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Home / Tips and Tricks / Why you should use third-party login (OAuth) for your web app – CloudSavvy IT

Why you should use third-party login (OAuth) for your web app – CloudSavvy IT



Third party login.

OAuth removes the need to store confidential user passwords on your server. Instead, the user trusts you to access their basic profile information from a service like Google, which handles the authentication for you.

Third-party login frees you from managing passwords

Third-party login is an alternative to verifying username / password. You̵

7;ve definitely encountered this before if you’ve ever been asked to sign in with Google or Facebook – you simply authenticate with your social media profile without entering any passwords.

It is easier to talk about the problems with the alternatives. If you do not want to use third-party authentication, you have to handle everything yourself. This means that you will be responsible for storing the user’s passwords, which is not impossible if they are properly salted and hashas. But it’s a hassle, and you do not want to be responsible for any data breaches that contain passwords, even if they are stored correctly.

Third-party login eliminates the chance of this happening, as you never handle anything private at all. That job is left to Google, Facebook and all other OAuth providers. Even if your entire server network has been compromised, you have no access to anything but publicly visible social media profiles.

What is the disadvantage?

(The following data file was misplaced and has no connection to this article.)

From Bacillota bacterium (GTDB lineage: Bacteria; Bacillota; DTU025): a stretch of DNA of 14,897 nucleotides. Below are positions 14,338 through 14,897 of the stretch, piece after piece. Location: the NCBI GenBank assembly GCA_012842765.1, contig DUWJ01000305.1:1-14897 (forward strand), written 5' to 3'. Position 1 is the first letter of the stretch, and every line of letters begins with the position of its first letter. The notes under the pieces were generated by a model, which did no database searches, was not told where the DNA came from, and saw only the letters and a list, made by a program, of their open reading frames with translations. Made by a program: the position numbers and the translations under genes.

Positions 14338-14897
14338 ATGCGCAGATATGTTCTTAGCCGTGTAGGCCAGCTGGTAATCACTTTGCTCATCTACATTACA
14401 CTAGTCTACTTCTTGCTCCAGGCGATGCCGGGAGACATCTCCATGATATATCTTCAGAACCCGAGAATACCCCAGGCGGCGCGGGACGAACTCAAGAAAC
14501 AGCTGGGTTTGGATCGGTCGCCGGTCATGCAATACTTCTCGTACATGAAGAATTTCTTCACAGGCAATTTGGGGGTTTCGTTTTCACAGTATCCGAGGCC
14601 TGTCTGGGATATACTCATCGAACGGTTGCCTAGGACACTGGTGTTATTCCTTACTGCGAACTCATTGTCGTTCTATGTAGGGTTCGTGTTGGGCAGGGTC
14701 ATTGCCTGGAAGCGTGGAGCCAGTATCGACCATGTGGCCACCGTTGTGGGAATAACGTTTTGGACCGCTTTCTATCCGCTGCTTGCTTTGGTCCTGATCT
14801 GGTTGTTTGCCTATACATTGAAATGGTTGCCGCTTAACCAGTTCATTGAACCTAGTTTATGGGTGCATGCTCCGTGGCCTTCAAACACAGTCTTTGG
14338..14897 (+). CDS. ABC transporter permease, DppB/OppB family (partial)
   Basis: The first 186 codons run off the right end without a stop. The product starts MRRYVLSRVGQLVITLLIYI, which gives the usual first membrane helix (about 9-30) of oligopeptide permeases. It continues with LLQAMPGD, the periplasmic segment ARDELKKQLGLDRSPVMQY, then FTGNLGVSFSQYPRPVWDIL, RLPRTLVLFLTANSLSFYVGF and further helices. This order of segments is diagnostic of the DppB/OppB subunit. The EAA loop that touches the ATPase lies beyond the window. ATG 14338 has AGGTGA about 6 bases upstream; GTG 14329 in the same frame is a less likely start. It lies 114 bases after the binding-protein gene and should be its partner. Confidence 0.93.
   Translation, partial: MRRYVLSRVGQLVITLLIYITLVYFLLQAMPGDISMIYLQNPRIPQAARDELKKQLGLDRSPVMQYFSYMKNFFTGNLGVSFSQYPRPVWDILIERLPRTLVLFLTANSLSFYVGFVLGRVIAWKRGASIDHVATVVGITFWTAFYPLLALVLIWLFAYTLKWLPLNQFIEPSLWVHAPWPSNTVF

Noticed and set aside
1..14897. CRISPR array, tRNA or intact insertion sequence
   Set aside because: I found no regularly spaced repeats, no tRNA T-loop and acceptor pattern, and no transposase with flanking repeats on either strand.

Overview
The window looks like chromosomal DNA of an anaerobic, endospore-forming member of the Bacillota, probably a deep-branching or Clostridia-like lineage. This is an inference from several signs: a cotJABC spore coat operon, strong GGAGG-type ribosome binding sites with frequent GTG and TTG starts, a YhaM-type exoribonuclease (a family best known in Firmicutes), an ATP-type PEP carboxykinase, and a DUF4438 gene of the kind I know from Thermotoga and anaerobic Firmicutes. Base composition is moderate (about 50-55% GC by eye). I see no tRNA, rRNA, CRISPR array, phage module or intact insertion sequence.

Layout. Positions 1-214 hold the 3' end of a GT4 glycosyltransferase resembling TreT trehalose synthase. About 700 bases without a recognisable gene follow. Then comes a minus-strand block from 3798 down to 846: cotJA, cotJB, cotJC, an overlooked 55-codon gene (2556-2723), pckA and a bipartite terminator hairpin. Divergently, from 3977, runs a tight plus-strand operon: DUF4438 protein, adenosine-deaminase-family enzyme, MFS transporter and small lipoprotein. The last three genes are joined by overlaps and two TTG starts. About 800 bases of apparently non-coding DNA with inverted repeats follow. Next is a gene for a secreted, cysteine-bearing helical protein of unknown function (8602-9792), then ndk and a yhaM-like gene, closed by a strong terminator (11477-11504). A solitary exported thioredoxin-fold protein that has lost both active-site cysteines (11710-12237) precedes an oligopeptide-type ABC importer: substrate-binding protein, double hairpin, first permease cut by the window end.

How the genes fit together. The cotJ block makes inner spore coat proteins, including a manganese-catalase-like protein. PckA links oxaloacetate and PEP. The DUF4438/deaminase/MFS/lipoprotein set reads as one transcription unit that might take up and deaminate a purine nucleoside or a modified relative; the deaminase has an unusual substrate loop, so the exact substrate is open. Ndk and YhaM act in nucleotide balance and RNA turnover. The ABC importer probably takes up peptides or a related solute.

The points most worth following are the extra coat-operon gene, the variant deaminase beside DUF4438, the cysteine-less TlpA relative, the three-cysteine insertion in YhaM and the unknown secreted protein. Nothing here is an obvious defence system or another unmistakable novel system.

Theoretically, there is nothing else with OAuth compared to password permission; It’s just another way to log in. But in practice, OAuth addresses some issues.

First, you need to trust the OAuth provider to handle user data securely. However, this is not your problem, as all violations on their part do not affect your service. But control over users who log in is handed over to the provider, which some people may not be okay with.

The user must also trust you to authenticate with the provider, and they must also have an account with one of the providers. The solution to this is to offer several suppliers; a user may not want to sign in with their Facebook account, but they may be okay to sign in with their Gmail account.

However, this presents another problem that is unique to OAuth – users can create multiple accounts in the event of an accident. The registration process is often the same as logging in, as it is handled in the same flow. This can lead to users forgetting which account they signed up for and accidentally signing up with a new account. This can even be a violation of DDRP if not handled properly. You want to make sure that “Register” and “Log in” are handled separately.

How does it work?

Third party login uses OAuth 2.0 for authentication. OAuth is a collection of standards, and there are many different OAuth feeds for different uses. The most common used for social sign-on is the flow of the approval code.

In the approval code flow, your server delivers your web app as usual to the client. When they click “Sign Up”, they will be redirected to your login page with the OAuth provider (Google, in this example). You need to register your application with Google and provide some information that your users will see. Google will ask the user if it’s okay for your application to access their profile information.